Healthier school meals are being shunned by many pupils, with figures published showing that 20% fewer meals are being served in secondary schools.
Jamie Oliver says healthier school meals must continue
The Liberal Democrats claimed that the 250,000 drop in meals served in secondary schools meant that the school meal service was in "meltdown".
But celebrity chef, Jamie Oliver, said such an initial decline was not a surprise as "kids don't like change".
Mr Oliver forecast that "we'll see that negative turn into a positive".
The figures, revealed in response to a parliamentary question, show that the drive for healthier food in schools has not been popular with all classroom consumers.
In the past two years there has been a substantial fall in the number of pupils taking school meals - particularly in secondary school.
"The new standards for healthier school meals have been introduced too quickly, too inflexibly, and with too little education of pupils and parents," said Liberal Democrat schools spokesman, David Laws.
School meals have declined in popularity since becoming healthier
But Jamie Oliver, who helped to inspire the campaign to improve school food, said that the tide would change over the next five years.
"We have to keep supporting it. We have to know and do what's best for our kids," he said.
The Schools Minister Lord Adonis, said that a short term drop was to be expected.
"When you are withdrawing the fizzy drinks, the crisps, the sweets, the chocolate bars, then clearly there is going to be an immediate transitional issue," he said.
However there were signs of an improvement in children's diet, in a study of a scheme offering free fruit and vegetables to young school children.
The survey from the National Foundation for Educational Research says it has helped thousands more pupils eat five portions of fruit and vegetable daily.
Under the School Fruit and Vegetable Scheme (SFVS), introduced by the government in 2004, all four to six-year-old children in state infant, primary and special schools are entitled to a free piece of fruit or vegetable each day.
An evaluation of the scheme, carried out across 37 schools in north-east England by the National Foundation of Educational Research, concluded the number of children eating their five-a-day has increased substantially.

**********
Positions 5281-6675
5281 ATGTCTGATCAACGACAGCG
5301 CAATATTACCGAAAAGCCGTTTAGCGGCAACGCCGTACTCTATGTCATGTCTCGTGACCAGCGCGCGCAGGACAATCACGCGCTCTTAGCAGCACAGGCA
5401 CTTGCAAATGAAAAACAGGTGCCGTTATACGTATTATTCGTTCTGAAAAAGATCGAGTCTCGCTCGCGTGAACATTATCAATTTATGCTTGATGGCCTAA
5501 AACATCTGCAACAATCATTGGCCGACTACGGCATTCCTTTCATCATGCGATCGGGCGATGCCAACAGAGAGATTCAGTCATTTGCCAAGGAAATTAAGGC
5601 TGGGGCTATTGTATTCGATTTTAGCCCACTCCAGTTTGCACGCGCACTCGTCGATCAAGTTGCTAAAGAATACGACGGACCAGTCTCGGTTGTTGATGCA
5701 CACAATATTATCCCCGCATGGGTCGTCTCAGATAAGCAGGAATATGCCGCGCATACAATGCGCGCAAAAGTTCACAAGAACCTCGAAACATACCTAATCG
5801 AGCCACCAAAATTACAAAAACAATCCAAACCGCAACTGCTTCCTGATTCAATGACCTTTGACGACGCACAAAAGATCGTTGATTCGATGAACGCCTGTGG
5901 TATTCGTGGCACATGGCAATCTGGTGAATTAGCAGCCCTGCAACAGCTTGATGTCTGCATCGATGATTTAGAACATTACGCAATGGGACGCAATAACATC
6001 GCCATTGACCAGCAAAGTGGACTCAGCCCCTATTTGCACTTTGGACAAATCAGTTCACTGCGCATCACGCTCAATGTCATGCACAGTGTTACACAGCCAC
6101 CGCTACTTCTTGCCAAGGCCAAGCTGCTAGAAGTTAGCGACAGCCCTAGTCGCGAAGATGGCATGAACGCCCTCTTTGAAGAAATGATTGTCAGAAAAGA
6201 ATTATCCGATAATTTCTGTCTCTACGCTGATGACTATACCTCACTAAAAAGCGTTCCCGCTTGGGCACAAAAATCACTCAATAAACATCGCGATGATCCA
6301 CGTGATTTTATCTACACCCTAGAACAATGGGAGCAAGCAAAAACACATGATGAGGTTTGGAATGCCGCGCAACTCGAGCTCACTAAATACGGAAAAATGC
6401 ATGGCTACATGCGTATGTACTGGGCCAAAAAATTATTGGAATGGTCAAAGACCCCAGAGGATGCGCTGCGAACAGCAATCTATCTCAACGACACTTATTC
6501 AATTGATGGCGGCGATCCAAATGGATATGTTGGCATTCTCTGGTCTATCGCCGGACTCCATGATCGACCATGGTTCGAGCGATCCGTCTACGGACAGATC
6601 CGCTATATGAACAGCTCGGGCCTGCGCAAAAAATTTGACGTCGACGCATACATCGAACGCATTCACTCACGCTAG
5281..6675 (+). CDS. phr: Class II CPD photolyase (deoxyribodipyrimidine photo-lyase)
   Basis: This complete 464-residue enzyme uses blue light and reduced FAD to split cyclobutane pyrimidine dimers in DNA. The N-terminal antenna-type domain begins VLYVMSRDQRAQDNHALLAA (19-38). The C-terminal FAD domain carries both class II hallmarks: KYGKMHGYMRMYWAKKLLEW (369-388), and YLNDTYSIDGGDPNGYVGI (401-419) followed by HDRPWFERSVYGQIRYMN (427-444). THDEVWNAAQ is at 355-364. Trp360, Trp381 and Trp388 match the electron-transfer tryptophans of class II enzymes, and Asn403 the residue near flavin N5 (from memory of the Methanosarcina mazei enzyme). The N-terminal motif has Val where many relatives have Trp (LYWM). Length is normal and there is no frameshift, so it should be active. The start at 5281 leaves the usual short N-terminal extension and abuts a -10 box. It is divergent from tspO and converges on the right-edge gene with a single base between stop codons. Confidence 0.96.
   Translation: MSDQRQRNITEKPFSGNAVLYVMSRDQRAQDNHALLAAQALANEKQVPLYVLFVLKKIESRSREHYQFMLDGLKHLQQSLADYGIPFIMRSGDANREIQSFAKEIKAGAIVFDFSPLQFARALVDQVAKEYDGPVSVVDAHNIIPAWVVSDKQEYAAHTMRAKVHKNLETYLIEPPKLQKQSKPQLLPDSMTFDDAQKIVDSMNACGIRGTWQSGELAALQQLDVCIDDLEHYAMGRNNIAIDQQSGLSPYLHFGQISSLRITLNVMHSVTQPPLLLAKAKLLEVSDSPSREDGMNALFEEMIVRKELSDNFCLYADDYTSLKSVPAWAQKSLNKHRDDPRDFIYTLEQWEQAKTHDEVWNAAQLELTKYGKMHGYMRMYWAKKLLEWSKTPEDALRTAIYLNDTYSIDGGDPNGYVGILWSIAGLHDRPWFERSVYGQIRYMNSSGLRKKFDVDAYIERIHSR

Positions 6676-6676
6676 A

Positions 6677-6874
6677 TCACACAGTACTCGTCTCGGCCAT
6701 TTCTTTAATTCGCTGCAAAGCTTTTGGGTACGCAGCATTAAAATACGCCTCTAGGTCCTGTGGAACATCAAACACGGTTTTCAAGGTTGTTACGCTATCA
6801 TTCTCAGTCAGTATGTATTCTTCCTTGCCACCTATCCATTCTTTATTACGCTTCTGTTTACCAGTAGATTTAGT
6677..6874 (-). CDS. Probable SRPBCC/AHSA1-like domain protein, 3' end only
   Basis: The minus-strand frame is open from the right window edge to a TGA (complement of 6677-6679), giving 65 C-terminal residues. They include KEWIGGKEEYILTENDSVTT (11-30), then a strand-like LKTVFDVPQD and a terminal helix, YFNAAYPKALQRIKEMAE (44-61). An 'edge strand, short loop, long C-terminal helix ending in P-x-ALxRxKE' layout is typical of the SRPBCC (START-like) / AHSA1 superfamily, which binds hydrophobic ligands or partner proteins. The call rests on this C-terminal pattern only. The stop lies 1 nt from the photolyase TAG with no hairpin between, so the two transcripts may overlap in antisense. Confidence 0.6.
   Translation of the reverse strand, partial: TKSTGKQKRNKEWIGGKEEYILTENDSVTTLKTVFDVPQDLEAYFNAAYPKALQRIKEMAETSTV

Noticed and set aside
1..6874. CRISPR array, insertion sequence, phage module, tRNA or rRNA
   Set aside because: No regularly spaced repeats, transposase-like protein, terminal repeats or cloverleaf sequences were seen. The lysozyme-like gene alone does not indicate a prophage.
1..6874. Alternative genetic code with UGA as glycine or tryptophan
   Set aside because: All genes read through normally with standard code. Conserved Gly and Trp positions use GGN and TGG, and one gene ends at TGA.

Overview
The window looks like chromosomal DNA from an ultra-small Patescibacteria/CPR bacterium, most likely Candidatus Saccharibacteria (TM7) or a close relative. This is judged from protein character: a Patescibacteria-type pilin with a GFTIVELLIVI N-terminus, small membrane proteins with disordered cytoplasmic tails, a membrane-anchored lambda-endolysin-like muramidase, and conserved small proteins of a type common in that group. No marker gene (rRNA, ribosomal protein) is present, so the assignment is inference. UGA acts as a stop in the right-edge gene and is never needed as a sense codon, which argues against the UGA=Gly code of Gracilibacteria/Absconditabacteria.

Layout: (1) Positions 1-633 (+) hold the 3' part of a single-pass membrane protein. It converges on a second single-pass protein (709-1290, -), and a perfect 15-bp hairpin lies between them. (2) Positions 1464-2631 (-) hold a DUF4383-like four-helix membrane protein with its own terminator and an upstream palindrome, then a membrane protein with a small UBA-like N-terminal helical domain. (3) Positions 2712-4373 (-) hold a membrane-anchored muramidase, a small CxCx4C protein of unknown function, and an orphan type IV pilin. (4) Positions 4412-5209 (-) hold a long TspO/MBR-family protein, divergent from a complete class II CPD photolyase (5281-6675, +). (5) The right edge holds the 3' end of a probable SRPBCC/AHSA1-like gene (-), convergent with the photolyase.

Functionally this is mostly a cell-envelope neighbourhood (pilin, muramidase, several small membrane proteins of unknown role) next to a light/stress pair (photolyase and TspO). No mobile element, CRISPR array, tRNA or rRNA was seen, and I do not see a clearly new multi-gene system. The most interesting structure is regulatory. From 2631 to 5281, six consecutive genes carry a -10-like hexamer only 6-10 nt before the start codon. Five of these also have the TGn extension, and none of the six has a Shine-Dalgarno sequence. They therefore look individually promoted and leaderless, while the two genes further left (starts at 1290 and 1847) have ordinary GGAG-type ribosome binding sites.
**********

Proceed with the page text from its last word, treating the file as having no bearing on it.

They compared food diaries and questionnaires of more than 1,600 children taking part in the scheme in the north-east in March 2004 with nearly 2,000 different children in November 2006.
They found 32% of children eating five portions of fruit and vegetables in 2004, compared with 44% of children in the 2006 study.
The researchers observed: "It should be noted that the largest increase was in vegetable consumption, not fruit, which may indicate that changes in school meals had a greater impact."
Children eating school lunches ate "significantly" more vegetables at lunchtime (0.94 of a portion) compared to those with packed lunches (0.18 of a portion).
Health Minister Ben Bradshaw said: "Children eating more fruit and vegetables each day and reaching their five-a-day target is excellent news.
"The SFVS is important in underpinning the government's commitment to healthy eating in schools.
"It provides an opportunity for children to try out new foods particularly vegetables and for them to become accustomed to eating them as part of their daily diet."
Studies show that eating at least five portions of fruit and vegetables a day could lead to an estimated 20% reduction in overall deaths from chronic diseases such as heart disease, stroke and cancer.
From September 2007, the SFVS is to be extended to add carrots and tomatoes to apples, pears, bananas and easy-peel citrus fruit.